STW are pleased to announce the successful completion of a new purpose built research facility for UCLH. The NIHR UCLH Clinical Research Facility (CRF) is a facility dedicated to experimental medicine and clinical research. CRF have moved from their previous home in the A&E department of the main hospital to the 4th floor of 170 Tottenham Court Road, a 2 minute walk away. The newly remodelled space provides Clinical space, a 9 bedded bay, 7 clinical rooms, 2 single rooms with en-suites, a laboratory, a dispensing pharmacy and working space for specialist clinical and administrative staff.
The facility provides a coordinated infrastructure to support patients and volunteers and help clinical investigators to conduct clinical research safely, efficiently and cost-effectively.
No. 170 Tottenham Court Road was originally designed as an office block so accommodating the services for clinical and research use, and providing an accessible and welcoming department, presented a major challenge for STW and the engineers.
Additional plant room space was required on the floor and part of the basement car park was utilised for storage and changing areas. We worked closely with the users to ensure their furniture and equipment could be accommodated and to build a department that met stringent clinical standards whilst using colours and finishes to enhance the bright friendly atmosphere. The project was constructed to a tight deadline and the client was very happy it was completed on time, to such a high standard.
A planning application is due to be lodged for a new €10m international literary centre in the heart of Dublin. The Ulysses Centre, which is a partnership between UCD and the National Library of Ireland, is due to open at Newman House on St Stephen's Green in 2018.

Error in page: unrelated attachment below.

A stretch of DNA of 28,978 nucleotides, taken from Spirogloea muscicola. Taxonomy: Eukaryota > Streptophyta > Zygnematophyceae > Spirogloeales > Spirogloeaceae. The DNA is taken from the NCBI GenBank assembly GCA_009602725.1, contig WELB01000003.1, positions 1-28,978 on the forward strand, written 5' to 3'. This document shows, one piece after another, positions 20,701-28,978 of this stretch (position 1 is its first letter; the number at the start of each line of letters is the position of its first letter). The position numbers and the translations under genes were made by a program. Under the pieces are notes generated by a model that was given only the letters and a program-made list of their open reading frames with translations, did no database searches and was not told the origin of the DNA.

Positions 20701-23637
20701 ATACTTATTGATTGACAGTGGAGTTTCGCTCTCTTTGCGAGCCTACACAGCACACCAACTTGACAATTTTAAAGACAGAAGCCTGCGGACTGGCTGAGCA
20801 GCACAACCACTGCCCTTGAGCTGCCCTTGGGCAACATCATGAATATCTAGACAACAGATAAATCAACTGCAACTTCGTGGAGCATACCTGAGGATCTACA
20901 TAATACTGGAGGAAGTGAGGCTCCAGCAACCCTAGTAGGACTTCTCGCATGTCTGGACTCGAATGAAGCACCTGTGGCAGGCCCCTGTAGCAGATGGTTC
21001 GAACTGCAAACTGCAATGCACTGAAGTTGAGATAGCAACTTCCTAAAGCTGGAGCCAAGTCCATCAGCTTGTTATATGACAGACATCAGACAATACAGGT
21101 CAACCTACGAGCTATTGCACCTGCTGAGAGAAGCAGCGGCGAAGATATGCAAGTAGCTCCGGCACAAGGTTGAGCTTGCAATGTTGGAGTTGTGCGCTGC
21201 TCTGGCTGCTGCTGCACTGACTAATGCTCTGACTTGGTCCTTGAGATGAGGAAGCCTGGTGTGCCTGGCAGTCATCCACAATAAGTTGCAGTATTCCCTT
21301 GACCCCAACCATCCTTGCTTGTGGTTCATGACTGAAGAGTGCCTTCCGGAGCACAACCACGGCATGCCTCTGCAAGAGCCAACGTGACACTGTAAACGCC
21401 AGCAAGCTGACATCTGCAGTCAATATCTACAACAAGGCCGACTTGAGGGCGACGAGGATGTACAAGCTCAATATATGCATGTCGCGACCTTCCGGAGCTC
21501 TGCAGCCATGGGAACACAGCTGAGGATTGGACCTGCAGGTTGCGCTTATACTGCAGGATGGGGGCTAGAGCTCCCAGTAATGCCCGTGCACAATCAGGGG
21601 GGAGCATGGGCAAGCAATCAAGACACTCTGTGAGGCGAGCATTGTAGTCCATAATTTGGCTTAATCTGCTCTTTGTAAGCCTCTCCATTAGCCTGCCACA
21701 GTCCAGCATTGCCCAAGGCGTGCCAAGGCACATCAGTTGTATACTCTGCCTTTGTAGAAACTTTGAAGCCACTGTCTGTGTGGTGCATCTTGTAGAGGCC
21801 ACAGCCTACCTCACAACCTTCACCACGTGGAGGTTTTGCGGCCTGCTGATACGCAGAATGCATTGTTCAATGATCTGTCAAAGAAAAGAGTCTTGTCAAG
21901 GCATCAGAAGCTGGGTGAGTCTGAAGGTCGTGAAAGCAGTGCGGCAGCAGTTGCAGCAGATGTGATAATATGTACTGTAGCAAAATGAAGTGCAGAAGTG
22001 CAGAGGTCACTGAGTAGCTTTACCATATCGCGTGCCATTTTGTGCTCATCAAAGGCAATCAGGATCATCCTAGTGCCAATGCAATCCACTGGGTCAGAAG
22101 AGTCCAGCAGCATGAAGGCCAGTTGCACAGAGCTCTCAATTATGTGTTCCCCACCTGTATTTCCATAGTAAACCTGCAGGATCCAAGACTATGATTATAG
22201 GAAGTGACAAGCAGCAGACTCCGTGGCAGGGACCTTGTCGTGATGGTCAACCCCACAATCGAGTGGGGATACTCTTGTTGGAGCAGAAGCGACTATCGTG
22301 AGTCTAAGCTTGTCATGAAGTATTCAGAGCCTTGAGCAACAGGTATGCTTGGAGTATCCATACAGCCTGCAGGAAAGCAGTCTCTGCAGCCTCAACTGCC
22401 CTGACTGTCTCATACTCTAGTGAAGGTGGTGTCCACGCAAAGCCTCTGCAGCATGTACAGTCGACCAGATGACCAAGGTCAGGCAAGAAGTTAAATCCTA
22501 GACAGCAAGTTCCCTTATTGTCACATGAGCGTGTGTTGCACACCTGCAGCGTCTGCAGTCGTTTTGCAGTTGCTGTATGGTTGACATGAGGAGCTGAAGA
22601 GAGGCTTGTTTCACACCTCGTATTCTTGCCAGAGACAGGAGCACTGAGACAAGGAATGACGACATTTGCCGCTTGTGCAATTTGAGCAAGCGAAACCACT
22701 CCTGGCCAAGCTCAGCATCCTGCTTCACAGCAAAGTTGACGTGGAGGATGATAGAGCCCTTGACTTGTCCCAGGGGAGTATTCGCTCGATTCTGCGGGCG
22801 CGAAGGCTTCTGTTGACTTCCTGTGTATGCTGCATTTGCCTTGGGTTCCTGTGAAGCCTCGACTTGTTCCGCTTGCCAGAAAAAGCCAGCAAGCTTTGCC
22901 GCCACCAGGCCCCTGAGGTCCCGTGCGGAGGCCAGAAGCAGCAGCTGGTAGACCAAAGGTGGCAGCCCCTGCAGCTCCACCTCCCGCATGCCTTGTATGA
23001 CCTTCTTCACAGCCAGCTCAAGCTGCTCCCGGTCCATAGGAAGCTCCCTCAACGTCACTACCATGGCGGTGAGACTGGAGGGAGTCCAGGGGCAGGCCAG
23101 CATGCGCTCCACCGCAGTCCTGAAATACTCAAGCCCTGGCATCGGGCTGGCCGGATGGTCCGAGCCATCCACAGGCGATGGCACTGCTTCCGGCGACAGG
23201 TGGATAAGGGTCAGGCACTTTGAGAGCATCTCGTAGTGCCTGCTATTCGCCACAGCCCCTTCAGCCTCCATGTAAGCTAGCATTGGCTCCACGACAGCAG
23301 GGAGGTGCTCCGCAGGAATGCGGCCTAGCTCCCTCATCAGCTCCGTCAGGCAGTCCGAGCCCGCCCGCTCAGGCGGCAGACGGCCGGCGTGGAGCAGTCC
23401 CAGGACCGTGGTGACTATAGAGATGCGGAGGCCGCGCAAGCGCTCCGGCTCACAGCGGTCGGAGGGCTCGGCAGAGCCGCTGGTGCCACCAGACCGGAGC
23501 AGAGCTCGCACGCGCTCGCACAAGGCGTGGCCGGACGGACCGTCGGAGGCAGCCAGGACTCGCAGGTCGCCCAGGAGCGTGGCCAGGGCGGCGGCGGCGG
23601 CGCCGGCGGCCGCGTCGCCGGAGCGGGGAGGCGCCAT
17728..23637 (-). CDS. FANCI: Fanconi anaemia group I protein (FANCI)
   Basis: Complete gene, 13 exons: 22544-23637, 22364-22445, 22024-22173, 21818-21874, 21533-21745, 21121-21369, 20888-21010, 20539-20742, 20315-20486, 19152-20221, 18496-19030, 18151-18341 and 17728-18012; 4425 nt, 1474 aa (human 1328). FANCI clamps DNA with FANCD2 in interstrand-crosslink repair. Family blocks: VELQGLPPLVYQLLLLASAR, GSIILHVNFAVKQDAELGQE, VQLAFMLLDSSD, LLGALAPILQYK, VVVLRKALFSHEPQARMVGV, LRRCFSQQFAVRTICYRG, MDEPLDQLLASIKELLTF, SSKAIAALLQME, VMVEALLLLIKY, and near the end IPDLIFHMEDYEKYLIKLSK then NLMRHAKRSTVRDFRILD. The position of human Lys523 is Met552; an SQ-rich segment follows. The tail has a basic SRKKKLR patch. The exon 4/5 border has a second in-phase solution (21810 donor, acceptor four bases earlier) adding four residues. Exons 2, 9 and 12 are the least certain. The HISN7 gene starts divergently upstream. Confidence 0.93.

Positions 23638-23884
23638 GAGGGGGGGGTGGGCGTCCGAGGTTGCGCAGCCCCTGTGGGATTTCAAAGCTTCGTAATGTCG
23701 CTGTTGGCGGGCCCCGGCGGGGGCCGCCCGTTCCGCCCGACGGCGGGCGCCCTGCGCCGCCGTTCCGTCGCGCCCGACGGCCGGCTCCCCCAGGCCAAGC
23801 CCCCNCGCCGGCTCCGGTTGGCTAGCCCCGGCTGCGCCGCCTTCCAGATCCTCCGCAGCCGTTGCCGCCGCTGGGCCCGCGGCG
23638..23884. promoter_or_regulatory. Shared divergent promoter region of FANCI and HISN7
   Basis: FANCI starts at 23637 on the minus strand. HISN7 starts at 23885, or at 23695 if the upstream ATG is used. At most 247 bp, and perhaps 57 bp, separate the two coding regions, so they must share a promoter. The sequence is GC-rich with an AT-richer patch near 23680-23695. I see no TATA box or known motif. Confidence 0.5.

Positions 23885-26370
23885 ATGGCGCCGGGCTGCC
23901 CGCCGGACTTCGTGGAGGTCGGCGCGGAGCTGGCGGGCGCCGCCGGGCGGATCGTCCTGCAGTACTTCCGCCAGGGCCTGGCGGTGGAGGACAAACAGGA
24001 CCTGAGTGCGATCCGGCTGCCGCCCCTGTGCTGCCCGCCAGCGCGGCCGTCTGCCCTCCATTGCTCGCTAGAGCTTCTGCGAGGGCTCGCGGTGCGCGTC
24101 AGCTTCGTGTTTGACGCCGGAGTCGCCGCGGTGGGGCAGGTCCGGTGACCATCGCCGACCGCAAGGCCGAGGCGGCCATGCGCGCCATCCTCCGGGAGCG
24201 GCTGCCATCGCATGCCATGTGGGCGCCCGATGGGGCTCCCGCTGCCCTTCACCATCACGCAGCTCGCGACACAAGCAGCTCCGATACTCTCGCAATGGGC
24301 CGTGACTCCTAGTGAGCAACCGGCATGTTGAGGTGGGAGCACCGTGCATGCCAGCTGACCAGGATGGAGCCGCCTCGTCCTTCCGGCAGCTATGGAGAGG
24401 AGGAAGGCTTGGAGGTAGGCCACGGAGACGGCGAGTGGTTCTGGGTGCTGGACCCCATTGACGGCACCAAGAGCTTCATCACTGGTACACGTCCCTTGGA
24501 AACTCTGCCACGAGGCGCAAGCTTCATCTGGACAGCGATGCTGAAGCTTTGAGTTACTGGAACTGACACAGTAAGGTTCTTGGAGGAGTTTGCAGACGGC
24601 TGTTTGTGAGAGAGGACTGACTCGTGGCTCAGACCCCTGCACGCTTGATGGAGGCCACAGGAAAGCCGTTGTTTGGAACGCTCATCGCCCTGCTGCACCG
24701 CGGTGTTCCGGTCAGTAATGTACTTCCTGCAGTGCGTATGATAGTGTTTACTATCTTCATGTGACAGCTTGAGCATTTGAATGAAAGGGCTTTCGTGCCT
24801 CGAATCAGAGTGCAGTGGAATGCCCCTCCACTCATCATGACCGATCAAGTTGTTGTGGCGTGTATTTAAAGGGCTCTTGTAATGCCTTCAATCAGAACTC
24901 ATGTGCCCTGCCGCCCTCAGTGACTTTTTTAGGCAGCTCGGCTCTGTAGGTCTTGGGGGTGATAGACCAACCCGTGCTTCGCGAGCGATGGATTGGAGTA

The new centre will include a permanent exhibition space in the currently unused Aula Maxima, originally the university's main hall.
Architects Scott Tallon Walker have produced a design for linking the Aula Maxima to the other Newman House buildings to improve access.
Failte Ireland has provided a €2.5m grant towards funding the centre, with a "substantial" philanthropic donation coming from Martin and Carmel Naughton.
UCD says the Ulysses Centre will be a "rich resource for visitors to Dublin who will enjoy immersing themselves in a wonderful literary experience".
The First NHS Proton Beam Therapy (PBT) Facility in the UK has started on site at Tottenham Court Road in London. Scott Tallon Walker (in association with Edward Williams architects) have led the design of this flagship project for University College London Hospital, from its initial feasibility stage.
The £200m Building will be a total of 34,500 sq.m, 4 floors (30 m) below ground housing the PBT gantries and six floors of short stay oncology surgical centre, including 8 Operating Theatres, diagnostic imaging services and 135 inpatient beds overhead.
The Design has been assessed as BREEAM Excellent and is a UK Government Exemplar Project for the use of BIM Level 2.